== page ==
Is a Robyn Regehr-Andrej Sekera Pairing a Good Idea?

A good example of the dangers and proper application of WOWYs.

Now that the Kings have acquired an exciting new player, it's time to figure out where he fits in the lineup. Sekera is a left shot who can play the right side, and all indications are he'll be asked to do that in LA. Dean Lombardi hinted at trying Sekera with Regehr, so I'm guessing the Kings will soon roll out a combination like this:




Once Martinez returns from injury, he will probably be swapped in for McNabb. The big advantage of this setup is that it gives the Kings two tried-and-true pairings, Muzzin-Doughty and Martinez-Greene. All four of those defensemen are excellent play drivers, Muzzin and Doughty so much so that they have a good case for best pairing in the NHL. Martinez-Greene is way above average for a third pairing, too.

But is SekeRegher really a good idea? The pairing has some logic to it, being one of those puckmover/puckstopper combos that the Kings love. But those two last played together on the 2013 Sabres, and the results were gnarly. Check out the WOWY (Regehr's "without Sekera" numbers adjusted to only include his time in Buffalo):

Regehr-Sekera, 2013

Corsi% TOI
Sekera with Regehr 36.5% 191
Sekera without Regehr 46.5% 434
Regehr without Sekera 42.0% 163

Yikes. You never want to see Corsis in the mid-30s. It's not quite as bad as it looks because the 2013 Sabres were really bad (45.1% Corsi) and Sekera-Regehr were getting somewhat tougher zone starts than the rest of the team. Still, though, that's a terrible performance. We'd expect Regehr to lower Sekera's Corsi% because, well, he does that to everybody. But it's strange that Regehr had more success with other defensemen in Buffalo, like Tyler Myers, than he did with Sekera - even though those other players are not as good as Sekera. Do Regehr-Sekera have some sort of anti-chemistry, making the whole less than the sum of its parts?

Fortunately, I think the answer is probably no. WOWYs cannot be used to establish that two players have chemistry, or a lack of it, which makes them especially good or bad together beyond what their individual talents would suggest. CanesAndBluesFan at St. Louis Game Time published an excellent series of posts on this. The point is that WOWYs are highly prone to randomness. Take enough combinations of two players and some will appear, purely by chance, to have a dramatic effect. Some will even appear "statistically significant" while being nothing more than the product of randomness. Of course, the occasional WOWY might be in truth the result of chemistry, but the odds will always be that it's nothing but statistical noise.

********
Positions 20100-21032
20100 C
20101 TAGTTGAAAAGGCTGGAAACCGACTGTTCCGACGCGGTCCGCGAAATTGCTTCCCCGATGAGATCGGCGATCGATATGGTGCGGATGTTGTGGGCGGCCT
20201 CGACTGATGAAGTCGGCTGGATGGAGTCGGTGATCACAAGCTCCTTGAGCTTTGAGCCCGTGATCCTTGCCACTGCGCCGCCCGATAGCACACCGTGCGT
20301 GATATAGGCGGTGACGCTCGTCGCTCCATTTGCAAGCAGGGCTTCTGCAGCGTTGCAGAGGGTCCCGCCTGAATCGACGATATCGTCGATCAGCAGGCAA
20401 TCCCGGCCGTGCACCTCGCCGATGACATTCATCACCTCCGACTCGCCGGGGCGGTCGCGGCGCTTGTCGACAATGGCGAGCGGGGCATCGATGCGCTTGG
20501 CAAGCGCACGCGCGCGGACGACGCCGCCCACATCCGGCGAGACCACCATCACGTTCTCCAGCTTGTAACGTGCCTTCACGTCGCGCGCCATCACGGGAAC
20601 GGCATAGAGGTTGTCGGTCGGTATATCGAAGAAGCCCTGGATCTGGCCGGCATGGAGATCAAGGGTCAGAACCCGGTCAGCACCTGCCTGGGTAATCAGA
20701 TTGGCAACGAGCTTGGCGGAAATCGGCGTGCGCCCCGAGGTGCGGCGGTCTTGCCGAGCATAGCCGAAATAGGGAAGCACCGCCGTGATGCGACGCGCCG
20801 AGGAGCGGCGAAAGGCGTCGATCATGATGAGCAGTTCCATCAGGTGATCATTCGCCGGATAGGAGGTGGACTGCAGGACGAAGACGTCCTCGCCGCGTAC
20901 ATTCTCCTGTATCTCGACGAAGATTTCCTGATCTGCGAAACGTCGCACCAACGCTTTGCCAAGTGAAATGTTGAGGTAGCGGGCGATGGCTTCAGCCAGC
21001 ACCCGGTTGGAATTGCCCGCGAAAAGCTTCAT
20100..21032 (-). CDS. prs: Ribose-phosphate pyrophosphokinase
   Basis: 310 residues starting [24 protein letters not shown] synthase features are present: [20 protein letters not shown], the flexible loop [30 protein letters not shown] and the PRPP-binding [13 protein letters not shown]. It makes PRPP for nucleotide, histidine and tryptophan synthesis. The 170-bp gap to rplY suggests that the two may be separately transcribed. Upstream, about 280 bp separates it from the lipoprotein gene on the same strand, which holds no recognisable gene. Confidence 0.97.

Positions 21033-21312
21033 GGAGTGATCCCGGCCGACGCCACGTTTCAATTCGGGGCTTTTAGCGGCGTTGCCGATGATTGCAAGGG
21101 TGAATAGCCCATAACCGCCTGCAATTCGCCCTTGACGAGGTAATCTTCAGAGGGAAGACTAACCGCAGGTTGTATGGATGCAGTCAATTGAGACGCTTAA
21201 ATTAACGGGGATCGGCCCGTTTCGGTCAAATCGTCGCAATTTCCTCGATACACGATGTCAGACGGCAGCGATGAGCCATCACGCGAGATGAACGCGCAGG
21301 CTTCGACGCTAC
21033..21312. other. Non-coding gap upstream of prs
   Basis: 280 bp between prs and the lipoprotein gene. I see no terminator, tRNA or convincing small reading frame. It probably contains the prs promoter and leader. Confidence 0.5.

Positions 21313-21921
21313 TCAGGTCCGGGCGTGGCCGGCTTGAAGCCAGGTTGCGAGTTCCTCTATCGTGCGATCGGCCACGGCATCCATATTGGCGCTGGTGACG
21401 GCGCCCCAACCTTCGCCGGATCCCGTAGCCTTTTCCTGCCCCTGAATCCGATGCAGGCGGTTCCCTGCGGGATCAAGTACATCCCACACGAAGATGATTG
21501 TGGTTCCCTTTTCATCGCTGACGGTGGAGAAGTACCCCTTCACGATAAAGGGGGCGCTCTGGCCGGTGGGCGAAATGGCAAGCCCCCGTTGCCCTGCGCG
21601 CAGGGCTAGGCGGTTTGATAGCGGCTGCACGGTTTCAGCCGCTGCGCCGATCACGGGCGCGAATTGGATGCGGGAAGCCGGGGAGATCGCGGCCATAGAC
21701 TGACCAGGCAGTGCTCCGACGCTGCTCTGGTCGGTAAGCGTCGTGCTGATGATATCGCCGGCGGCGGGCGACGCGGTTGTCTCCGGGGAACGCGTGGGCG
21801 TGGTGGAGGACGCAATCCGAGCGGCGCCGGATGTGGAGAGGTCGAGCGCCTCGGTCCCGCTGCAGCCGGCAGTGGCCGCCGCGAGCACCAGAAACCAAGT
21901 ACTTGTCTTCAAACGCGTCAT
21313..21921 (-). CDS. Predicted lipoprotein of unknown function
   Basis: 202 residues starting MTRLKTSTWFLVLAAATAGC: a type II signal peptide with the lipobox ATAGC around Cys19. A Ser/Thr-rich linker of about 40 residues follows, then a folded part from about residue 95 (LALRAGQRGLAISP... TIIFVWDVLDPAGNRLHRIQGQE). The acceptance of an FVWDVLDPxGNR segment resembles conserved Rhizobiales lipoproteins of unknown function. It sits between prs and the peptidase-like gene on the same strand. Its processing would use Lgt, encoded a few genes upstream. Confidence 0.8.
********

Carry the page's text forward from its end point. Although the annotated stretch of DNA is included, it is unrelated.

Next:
WOWYs must instead be carefully applied over samples as large as possible. If a player makes everyone he plays with much better or much worse year after year, that is very important and useful information. But trying to do more than that with WOWYs is probably a mistake.

It shouldn't be a surprise that if we look at the larger sample of 2011-12, the results become more normal:

Regehr-Sekera, 2011-12

Corsi% TOI
Sekera with Regehr 46.0% 368
Sekera without Regehr 52.8% 741
Regehr without Sekera 44.5% 787

That's a more reasonable pattern. Sekera is worse with than Regehr than without, but that's no surprise, as Regehr has always destroyed the Corsi% of his defense partners. But Regehr also does better with Sekera than without, which makes sense because Sekera was one of the strongest defenseman on that Buffalo team. The awful 36.5% of 2013 was probably a fluke.

So the Kings can pair Sekera and Regehr, which will free up other defensemen to form excellent first and third pairings. Since Sekera and Regehr's recent results together can safely be ignored, the Kings can expect much better results from this pairing than they would have gotten from, say, Regehr-McBain. The trade is a big boost to the defense.

Of course, since Regehr has a long track record of making everyone he plays with worse, it's worth asking why have him on the second pairing at all, instead of a guy like Brayden McNabb, who appears to be fairly neutral as a possession player. There is of course no good reason, other than that is not the world we live in. The Kings have given every indication they are going to play Regehr the rest of the year. The arrival of a puck-moving, play-driving partner like Sekera will help make the best of that unfortunate situation.